Connected to the idea of missional best practice, there have also been varying levels of
understanding across the movement around the core ideas of contextualisation, language
learning, raising local leaders, multipliability, confronting cultural strongholds, all of which can
be seen in some places to be a real strength of Newfrontiers’ mission, and in other places to
be astonishingly absent.

“How is it possible,” onlookers may well ask, “that Newfrontiers
teams in some places seem truly in tune with the wider missions conversation, that the
mission is contextual and indigenising and fruitful, yet in other places the approach seems to
outdated, inappropriate, indeed harmful?” How can a movement be so inconsistent viz-a-viz
such critical issues of missional best practice?

The multiplication into multiple apostolic spheres since 2011 may well have exacerbated
these inconsistencies, creating silos of thinking or echo-chambers, so that inputs into
missional conversation are limited within each sphere, but these issues were extant in
Newfrontiers prior to and regardless of this, reflecting discrepancies in the distribution of gift,
wisdom, experience, engagement with wider mission best practice conversations, relational
connectivity, all across a huge global family. Most voices only reach so far. Most wisdom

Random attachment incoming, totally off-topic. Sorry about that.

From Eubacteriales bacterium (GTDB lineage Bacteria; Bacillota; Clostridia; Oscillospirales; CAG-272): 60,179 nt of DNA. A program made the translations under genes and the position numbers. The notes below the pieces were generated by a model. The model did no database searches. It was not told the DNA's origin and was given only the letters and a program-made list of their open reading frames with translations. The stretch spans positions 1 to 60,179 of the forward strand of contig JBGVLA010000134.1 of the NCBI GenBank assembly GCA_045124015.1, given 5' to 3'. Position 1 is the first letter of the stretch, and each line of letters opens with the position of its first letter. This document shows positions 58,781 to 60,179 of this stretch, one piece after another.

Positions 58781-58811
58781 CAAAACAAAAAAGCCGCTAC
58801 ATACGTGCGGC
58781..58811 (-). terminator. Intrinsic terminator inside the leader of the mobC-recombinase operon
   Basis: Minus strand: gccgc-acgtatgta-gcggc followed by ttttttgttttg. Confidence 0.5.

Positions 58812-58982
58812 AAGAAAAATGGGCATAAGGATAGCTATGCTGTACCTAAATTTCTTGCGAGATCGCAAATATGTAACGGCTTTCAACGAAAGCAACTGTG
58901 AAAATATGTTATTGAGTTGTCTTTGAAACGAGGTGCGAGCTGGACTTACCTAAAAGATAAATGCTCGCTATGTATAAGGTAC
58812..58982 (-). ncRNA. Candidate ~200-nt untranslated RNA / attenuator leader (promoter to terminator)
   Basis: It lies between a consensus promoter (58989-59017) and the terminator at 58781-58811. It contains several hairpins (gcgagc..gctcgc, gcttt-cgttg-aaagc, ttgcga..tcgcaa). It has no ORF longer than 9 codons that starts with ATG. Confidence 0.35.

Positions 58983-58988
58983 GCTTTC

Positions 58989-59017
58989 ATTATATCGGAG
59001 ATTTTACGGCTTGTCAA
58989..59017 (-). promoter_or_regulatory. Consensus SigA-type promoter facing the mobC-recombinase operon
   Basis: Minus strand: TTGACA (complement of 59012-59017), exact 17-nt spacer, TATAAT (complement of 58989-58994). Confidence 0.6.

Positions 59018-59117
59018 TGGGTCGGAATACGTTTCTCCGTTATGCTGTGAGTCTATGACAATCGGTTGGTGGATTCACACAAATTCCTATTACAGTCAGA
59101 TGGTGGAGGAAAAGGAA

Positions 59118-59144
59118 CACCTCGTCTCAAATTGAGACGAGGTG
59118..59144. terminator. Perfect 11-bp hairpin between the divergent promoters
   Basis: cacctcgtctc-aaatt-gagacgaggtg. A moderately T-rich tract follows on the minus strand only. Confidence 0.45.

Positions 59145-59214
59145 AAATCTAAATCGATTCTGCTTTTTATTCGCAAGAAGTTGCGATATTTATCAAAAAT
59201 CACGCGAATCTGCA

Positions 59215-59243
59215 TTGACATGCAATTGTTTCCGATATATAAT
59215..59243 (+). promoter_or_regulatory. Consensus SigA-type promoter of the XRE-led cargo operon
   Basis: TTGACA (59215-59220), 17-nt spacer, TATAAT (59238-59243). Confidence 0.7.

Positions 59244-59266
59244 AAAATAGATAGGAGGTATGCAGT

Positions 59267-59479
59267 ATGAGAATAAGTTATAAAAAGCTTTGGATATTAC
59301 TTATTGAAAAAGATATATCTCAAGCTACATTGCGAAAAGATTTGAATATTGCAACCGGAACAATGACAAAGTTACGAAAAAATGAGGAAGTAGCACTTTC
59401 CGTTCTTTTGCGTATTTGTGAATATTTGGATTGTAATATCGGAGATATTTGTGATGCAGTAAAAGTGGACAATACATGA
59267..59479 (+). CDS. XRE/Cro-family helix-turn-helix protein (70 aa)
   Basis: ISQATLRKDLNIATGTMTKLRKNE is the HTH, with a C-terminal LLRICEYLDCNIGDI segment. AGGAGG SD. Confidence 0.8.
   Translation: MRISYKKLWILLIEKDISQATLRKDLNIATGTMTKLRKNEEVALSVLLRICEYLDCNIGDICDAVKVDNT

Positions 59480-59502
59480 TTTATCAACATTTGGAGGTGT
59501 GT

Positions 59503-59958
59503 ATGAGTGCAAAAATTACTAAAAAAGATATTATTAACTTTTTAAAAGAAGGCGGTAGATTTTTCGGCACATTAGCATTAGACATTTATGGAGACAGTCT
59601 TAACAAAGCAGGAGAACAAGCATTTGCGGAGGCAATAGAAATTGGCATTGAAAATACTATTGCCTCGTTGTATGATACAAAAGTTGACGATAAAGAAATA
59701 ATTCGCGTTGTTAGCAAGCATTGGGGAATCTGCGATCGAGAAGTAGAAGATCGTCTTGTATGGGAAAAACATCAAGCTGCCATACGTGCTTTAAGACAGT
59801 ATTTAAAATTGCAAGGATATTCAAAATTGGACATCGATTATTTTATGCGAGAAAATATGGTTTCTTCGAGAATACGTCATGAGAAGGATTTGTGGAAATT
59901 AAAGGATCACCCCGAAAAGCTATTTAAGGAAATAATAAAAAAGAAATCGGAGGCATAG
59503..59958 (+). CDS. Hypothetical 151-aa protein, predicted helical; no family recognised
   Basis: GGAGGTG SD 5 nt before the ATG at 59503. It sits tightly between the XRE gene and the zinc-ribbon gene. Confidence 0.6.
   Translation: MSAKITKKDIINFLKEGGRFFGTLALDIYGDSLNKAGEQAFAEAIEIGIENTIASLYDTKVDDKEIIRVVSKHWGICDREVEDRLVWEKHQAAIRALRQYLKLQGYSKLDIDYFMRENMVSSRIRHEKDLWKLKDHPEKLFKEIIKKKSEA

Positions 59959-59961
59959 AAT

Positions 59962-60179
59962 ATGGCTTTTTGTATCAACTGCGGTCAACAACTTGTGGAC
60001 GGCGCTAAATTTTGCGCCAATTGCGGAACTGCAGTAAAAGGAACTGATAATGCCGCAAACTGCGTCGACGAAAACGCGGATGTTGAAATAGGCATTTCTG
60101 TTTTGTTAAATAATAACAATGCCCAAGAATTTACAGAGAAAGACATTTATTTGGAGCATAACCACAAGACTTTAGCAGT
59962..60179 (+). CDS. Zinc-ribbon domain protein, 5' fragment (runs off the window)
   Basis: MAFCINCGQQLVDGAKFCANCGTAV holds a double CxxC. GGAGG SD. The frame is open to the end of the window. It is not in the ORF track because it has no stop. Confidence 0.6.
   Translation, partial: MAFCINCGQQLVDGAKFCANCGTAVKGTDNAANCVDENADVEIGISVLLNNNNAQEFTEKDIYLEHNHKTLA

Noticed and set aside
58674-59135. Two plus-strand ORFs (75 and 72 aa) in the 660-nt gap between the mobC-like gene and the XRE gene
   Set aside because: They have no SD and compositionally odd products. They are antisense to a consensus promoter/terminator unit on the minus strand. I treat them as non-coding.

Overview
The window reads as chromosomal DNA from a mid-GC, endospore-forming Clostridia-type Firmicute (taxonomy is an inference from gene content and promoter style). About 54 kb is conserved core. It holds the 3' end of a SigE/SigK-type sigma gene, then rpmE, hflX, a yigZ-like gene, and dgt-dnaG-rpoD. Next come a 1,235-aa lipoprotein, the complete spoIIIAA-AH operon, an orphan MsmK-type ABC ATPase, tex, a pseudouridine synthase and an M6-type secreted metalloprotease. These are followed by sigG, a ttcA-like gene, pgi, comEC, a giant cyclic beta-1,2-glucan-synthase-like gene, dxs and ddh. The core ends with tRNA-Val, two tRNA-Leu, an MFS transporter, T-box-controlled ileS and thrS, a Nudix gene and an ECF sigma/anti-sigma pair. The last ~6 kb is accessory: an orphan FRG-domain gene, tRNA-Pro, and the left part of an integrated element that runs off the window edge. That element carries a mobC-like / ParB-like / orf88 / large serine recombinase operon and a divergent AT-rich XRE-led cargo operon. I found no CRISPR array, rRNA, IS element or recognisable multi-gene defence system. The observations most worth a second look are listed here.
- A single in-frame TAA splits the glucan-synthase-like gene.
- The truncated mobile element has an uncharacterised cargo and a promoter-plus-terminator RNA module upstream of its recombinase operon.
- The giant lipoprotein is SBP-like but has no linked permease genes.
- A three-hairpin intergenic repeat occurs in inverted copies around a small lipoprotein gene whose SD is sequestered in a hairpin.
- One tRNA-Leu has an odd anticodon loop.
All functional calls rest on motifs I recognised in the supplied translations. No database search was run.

flows through relationships. Most leaders only know so many other leaders.

Way Forward

Direct sending, with high local church ownership and linked to Holy Spirit-led apostolic
strategy, will remain theologically core and methodologically front and centre in the years to
come. Where this is done with an ear to best practice in training, preparation, sending,
caring, and mission design, through to ongoing learning for fruitfulness and ultimately, in
most cases, well-managed re-entry, the potential for fruitfulness is high. For this to happen,
the post-modern tendency to “cut out the middle man,” for pastors to send people via their
own extant relationships, with arrogant deafness to wider conversations, must be confronted.

“Direct sending” must never mean “independent sending” without reference to the wider
context. This is a sure way to damage people through inadequate care and to damage the
mission through inappropriate methods.

We must therefore continue improving our in-house capacity for direct sending, in line with
our theological distinctives. There is enough wisdom around, but it needs to get to the places
where it is most needed. We cannot expect local church pastors to be experts in everything,
but the benefit of apostolic families is that it is reasonable to expect that each sphere have